For years now, motherboard manufacturers have been struggling to find other markets to branch out to, in an attempt to diversify themselves, preparing for inevitable consolidation in the market. Every year at Computex, we'd hear more and more about how the motherboard business was getting tougher and we'd see more and more non-motherboard products from these manufacturers. For the most part, the non-motherboard products weren't anything special. Everyone went into making servers, then multimedia products, then cases, networking, security, water cooling; the list goes on and on.

This year's Computex wasn't very different, except for one thing. When Gigabyte showed us their collection of goodies for the new year, we were actually quite interested in one of them. And after we posted an article about it, we found that quite a few of you were very interested in it too. Gigabyte's i-RAM was an immediate success and it wasn't so much that the product was a success, but it was the idea that piqued everyone's interests.

Pretty much every time a faster CPU is released, we always hear from a group of users who are marveled by the rate at which CPUs get faster, but loathe the sluggish rate that storage evolves. We've been stuck with hard disks for decades now, and although the thought of eventually migrating to solid state storage has always been there, it's always been so very distant. These days, you can easily get a multi-gigabyte solid state drive if you're willing to spend the tens of thousands of dollars it costs to get one; prices actually vary from the low $1000s to the $100K range for solid state devices, obviously making them impractical for desktop users.

The performance benefits of solid state storage have always been tempting. With no moving parts, reliability is improved tremendously, and at the same time, random accesses are no longer limited by slow and difficult to position read/write heads. While sequential transfer rates have improved tremendously over the past 5 years, thanks to ever increasing platter densities among other improvements, it is the incredibly high latency that makes random accesses very expensive from a performance standpoint for conventional hard disks. A huge reduction in random access latency and increase in peak bandwidth are clear performance advantages to solid state storage, but until now, they both came at a very high price.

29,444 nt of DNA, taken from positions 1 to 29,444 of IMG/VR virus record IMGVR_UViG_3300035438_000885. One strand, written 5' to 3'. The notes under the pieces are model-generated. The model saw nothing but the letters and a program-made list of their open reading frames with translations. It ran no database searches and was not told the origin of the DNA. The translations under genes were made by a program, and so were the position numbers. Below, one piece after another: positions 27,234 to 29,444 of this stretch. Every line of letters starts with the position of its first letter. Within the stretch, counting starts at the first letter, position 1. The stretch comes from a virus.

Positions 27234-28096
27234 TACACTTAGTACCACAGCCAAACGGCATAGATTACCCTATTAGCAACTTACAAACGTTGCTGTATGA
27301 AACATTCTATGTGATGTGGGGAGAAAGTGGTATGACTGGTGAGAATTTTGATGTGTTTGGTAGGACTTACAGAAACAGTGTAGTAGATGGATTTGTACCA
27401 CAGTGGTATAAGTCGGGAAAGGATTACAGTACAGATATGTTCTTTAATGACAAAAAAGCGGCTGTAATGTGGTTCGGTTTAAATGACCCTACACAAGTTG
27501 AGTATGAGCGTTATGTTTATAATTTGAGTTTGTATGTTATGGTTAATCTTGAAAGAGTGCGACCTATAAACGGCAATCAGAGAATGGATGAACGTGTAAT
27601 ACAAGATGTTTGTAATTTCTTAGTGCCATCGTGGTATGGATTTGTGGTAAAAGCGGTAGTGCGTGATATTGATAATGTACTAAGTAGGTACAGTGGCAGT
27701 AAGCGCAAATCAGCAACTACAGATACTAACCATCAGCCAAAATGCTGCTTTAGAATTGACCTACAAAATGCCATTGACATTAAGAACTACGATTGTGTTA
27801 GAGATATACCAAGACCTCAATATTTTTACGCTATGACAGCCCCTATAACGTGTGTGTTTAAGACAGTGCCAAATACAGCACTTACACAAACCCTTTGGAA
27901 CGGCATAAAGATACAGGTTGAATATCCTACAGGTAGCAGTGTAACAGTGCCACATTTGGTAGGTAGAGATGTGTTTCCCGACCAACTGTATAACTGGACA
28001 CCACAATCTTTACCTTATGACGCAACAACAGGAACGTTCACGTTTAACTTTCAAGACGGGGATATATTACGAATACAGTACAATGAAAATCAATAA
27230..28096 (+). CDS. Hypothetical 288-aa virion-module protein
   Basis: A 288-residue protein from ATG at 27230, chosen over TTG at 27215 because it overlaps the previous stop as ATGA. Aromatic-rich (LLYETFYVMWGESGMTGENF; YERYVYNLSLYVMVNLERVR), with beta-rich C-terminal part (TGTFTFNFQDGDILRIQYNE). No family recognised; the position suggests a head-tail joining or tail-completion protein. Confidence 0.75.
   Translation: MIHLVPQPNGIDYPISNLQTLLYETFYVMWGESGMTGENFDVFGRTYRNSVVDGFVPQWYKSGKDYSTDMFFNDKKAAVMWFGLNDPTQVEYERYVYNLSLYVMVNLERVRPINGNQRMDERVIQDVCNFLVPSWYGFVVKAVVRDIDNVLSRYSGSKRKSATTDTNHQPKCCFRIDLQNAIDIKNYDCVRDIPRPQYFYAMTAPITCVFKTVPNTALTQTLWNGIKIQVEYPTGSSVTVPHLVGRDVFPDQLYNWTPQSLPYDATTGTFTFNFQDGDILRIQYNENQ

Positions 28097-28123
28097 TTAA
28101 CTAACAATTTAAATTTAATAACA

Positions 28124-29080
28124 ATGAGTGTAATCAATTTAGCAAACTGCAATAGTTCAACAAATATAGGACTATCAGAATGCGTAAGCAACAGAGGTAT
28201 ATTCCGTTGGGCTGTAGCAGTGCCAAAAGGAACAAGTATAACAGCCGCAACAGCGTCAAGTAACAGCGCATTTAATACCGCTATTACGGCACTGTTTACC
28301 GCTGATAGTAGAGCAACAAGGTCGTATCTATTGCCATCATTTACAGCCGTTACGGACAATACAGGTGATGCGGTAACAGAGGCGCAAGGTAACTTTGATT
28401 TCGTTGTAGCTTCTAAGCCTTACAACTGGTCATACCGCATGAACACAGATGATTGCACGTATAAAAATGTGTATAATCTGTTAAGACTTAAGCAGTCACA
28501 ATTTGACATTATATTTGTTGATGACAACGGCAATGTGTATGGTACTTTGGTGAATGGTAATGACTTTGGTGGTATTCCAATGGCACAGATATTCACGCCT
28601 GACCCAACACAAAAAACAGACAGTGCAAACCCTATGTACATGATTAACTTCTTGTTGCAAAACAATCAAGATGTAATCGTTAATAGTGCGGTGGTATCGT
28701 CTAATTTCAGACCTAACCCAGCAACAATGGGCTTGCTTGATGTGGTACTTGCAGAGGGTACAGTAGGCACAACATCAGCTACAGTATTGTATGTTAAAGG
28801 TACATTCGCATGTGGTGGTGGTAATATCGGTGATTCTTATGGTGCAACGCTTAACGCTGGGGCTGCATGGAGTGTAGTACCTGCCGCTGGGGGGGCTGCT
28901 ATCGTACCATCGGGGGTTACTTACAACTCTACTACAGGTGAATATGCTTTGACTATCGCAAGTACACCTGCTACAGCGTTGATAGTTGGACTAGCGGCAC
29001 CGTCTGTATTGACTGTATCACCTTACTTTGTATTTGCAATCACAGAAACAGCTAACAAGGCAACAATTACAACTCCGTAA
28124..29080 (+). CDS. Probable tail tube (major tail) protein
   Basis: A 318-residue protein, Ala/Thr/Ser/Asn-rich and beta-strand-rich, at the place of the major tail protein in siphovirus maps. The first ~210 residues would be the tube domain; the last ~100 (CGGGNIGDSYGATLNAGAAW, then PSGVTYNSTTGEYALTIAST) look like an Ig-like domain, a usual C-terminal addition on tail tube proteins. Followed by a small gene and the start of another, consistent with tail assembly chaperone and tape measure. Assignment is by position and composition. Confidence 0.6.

The other issue with solid state storage is that DRAM is volatile, meaning that as soon as power is removed from the drive, all of your data would be lost. More expensive solutions get around this by using a combination of a battery backup as well as a hard disk that keeps a backup of all data written to the solid state drive, just in case the battery or main power should fail.

Recognizing the allure of solid state storage, especially to performance-conscious enthusiast users, Gigabyte went about creating the first affordable solid state storage device, and they called it i-RAM.

By utilizing conventional DDR memory modules, Gigabyte's i-RAM is a lot cheaper to implement than more conventional solid state devices. Gigabyte sells you the card, and it's up to you to populate it with memory - a definite plus for those of us who happen to have a lot of older memory laying around, especially after next year's transition to DDR2 for AMD platforms.

The backup issue is solved by the use of a battery pack that is charged by your system on the fly, although there is no disk backup available for the i-RAM.

Through some custom logic, the i-RAM works and acts just like a regular SATA hard drive. But how much of a performance increase is there for desktop users? And is the i-RAM worth its still fairly high cost of entry? We've spent the past week trying to find out...

We All Scream for i-RAM
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  • pieq3dot14 - Tuesday, July 26, 2005 - link